Updated: Aug 31, 2021
Our Interviewee for this month is Barbara Provest, whose lifelong joy has always been teaching weaving and teaching weaving to children. We celebrate her commitment to bringing handweaving experiences to people of all ages and abilities in a world that is focused primarily on electronic sources of knowledge and entertainment. This is her story.
When did you start teaching weaving?
My parents had a summer camp in Maine where I was the Arts and Crafts instructor so I started weaving at age 15. 79-15= 64 years ago.
How many years have you been teaching?
64 years. I love teaching anyone who wants to weave. Children just happen to be the most fun for me.
What kinds of situations did you teach in?
Classrooms, my home, summer camp, including teaching at the American Textile History Museum (ATHM) where bus-loads of children would appear from schools all around the Lowell area and homeschoolers too. I would frequently go to Wayland schools after school and before their parents picked them up with my 15 inkle looms warped up to different designs and they would all weave belts.
Please describe the various types of weaving looms that you use to teach children.
The ATHM had four-harness Leclerc table looms which fold down so I collected eight of those. I had 15 Inkle looms, several small portable floor looms, several card weaving looms, pin looms, 5 Structo looms, frame looms, etc.
Describe one or two instances of your favorite moments in teaching.
When weaving at the Natick Community Organic Farm I had a class of second graders who wove the most beautiful striped towels on the Leclerc looms. I thought the Farm would like them for their kitchen. However, they decided they were too good and they put them into their fall auction. None of the children had ever woven before.
You (and others from the guild) worked to assist Plimoth Plantation maintain their source of original woven fabric. Do you have a story to tell?
Weaving for Plimoth was one of the most fun assignments of the Guild. It took a lot of research to find patterns that were woven in 1637 and the colors had to be of that era also. I was happy that one of mine made it into the Bradford house as the Governor, who is my 10th great grandfather.
You have also taught differently-abled people. Please talk about that…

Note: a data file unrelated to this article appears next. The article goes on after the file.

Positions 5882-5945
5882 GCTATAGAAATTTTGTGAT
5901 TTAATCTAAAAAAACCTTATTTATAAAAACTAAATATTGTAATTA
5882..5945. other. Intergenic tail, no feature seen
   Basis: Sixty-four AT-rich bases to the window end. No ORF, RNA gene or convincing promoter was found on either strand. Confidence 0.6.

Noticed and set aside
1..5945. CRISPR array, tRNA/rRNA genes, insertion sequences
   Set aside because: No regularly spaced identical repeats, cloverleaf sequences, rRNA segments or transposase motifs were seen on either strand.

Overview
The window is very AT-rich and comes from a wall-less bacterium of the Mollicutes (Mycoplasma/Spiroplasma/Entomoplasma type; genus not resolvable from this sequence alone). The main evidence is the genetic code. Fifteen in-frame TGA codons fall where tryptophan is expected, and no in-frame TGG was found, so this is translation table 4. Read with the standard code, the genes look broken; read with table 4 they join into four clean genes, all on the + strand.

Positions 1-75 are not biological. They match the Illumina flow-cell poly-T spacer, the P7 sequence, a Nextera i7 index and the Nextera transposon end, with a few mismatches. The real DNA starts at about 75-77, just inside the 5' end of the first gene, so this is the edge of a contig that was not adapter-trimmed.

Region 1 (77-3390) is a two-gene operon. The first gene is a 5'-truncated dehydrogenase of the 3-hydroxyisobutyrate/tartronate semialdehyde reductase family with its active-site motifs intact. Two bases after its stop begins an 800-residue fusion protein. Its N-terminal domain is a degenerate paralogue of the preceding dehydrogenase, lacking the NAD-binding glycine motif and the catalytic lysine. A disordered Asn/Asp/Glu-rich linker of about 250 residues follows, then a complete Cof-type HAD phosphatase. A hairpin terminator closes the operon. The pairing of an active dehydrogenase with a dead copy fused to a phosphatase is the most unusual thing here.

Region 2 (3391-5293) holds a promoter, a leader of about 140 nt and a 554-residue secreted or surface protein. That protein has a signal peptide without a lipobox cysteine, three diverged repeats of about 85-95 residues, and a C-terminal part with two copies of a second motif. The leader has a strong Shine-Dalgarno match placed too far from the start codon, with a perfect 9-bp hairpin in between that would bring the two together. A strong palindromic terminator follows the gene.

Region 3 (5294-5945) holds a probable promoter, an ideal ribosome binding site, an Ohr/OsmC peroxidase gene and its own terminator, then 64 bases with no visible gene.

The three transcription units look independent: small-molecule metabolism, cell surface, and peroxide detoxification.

I have two weaving friends who have Cerebral Palsy, one of which weaves beautiful things with just her first fingers pushing her shuttle back and forth. I also work with Pam Loch who teaches at the Respite Center in Holliston warping up their looms.
Any other surprises in your career?
I had a Structo loom set up at my daughter’s home for my three-year old granddaughter. While we were weaving my two-year old grandson pushed his way in and started weaving away. Once teaching at a Bright Horizons pre-school I brought in looms and the children just started weaving with no instruction from me. I asked them how they knew how to weave and they replied, “Oh we’ve had weaving.”
What motivated you to become a weaver?
My first weaving ancestors that I knew about settled in Lynn, MA near Flax Pond which is still there. Other weaving ancestors settled in Pepperell, MA. Even one of my great grandfathers was trained as a weaver in England (but became a photographer when he arrived in Springfield, MA.) Could be in the blood. Also, on a trip to Sweden I was lucky enough to stop at several weaving schools and shops that sold weaving. Very motivational.
What people, elements, or challenges contributed to your personal growth as a weaver over the years?
Jean Bacon from the Guild started teaching from her home in Framingham with Structo looms and I learned a lot from her. Then in the 70s I joined The Weavers’ Guild of Boston and took as many classes as I could as Member # 1708. Now I just weave textiles for my home and family and of course for the Weavers’ Guild Sale in November.
Lately, where do your weaving design inspirations come from?
Handwoven Magazine gives me a lot of inspiration. I have every issue. Also, when I am traveling around, I have been known to take detailed notes on a piece I see. The library at the Weavers’ Guild is one of the best parts of the Guild and full of inspiration. I always take out a new book or two.
What is one of your favorite woven pieces?
A dress I wove is special to me as I designed it and wear it.
Please tell us something we may not know about your weaving.
You may not know that I have done a lot of loom restoration and am proud of the loom at the Dover Historical Society that had been sitting for 230 yrs. plus with no weaving on it. Now I weave on it. Also, the loom at the Golden Ball Tavern in Weston now has weaving on it. Both of these looms just needed a few parts and some warping to get going again.
Describe any roles you have undertaken for the Guild, for example, Guild Outreach
Outreach is the most fun (and work). While working at the Alden House in Plymouth I found out I was related to Priscilla. I spun and wove there with others from the Guild. We had a great time. Once while spinning flax at Plimoth Plantation in costume, I had my picture taken hundreds of times by lots of visitors from Japan.
Note: The image from the All Posts page was published in The Weaving Journal “Each one picked a color” (Summer 1984, p 35).
The quilt shown is primarily a woven project made by 4th and 5th graders from a California classroom in 1979-80. The image was added to this blog post because it celebrates children and their teacher, something that Barbara Provest would approve of. In the journal article, their teacher, Linda Hanna wrote how the classroom experience evolved, which is a wonderful story in its own right. (I have a copy if you are interested.)